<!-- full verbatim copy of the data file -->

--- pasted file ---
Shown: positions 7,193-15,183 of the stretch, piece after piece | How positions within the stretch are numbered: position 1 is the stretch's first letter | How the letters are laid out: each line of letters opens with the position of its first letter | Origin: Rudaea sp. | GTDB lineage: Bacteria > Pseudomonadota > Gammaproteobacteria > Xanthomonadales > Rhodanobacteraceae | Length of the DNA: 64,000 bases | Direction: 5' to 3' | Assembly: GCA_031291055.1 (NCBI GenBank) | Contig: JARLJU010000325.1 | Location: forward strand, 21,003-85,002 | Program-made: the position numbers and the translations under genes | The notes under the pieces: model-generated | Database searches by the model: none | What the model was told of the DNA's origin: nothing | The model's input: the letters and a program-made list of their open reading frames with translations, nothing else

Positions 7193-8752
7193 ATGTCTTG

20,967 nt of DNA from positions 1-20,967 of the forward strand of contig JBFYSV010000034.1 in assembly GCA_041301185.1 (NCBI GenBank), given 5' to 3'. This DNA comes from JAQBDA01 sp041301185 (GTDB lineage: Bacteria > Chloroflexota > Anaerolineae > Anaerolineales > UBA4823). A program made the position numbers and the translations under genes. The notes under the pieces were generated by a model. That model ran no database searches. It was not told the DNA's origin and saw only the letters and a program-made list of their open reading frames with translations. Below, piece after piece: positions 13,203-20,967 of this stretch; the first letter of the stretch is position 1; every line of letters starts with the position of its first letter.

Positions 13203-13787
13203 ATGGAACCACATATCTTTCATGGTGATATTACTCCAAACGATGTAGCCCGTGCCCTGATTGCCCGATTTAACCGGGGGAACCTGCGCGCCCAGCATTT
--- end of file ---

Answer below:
Shown: positions 7,193-15,183 of the stretch, piece after piece | How positions within the stretch are numbered: position 1 is the stretch's first letter | How the letters are laid out: each line of letters opens with the position of its first letter | Origin: Rudaea sp. | GTDB lineage: Bacteria > Pseudomonadota > Gammaproteobacteria > Xanthomonadales > Rhodanobacteraceae | Length of the DNA: 64,000 bases | Direction: 5' to 3' | Assembly: GCA_031291055.1 (NCBI GenBank) | Contig: JARLJU010000325.1 | Location: forward strand, 21,003-85,002 | Program-made: the position numbers and the translations under genes | The notes under the pieces: model-generated | Database searches by the model: none | What the model was told of the DNA's origin: nothing | The model's input: the letters and a program-made list of their open reading frames with translations, nothing else

Positions 7193-8752
7193 ATGTCTTG

20,967 nt of DNA from positions 1-20,967 of the forward strand of contig JBFYSV010000034.1 in assembly GCA_041301185.1 (NCBI GenBank), given 5' to 3'. This DNA comes from JAQBDA01 sp041301185 (GTDB lineage: Bacteria > Chloroflexota > Anaerolineae > Anaerolineales > UBA4823). A program made the position numbers and the translations under genes. The notes under the pieces were generated by a model. That model ran no database searches. It was not told the DNA's origin and saw only the letters and a program-made list of their open reading frames with translations. Below, piece after piece: positions 13,203-20,967 of this stretch; the first letter of the stretch is position 1; every line of letters starts with the position of its first letter.

Positions 13203-13787
13203 ATGGAACCACATATCTTTCATGGTGATATTACTCCAAACGATGTAGCCCGTGCCCTGATTGCCCGATTTAACCGGGGGAACCTGCGCGCCCAGCATTT